Panel discussion with Michael Dawson (University of Chicago) and
Pap Ndiaye (Sciences Po), moderated by Anne Bazin (Sciences Po)
Tuesday 11 March at 7 PM
Sciences Po - Amphithéâtre Eichthal - 27 rue Saint-Guillaume, Paris 7ème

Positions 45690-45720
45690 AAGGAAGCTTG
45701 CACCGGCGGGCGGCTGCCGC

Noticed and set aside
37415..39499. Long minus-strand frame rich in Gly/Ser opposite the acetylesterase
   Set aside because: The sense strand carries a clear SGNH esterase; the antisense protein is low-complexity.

In Europe and the United States many have made the argument that only by forgetting or at least downplaying past darkness can one build the type of collective unity able to engage in critical, collective projects and shared sacrifices, and that such forgetting is the best guarantee for building an egalitarian society in the future. Others have argued that the act of forgetting makes it impossible to level a playing field severely skewed by past actions, resulting in the likelihood that the collective will repeat the mistakes of the past; instead, it is only by acknowledging past crimes that a genuinely collective unity can become a possibility for the future. What role should collective memory and the politics of the past play in contemporary politics and public policy? What role are these debates playing in contemporary politics?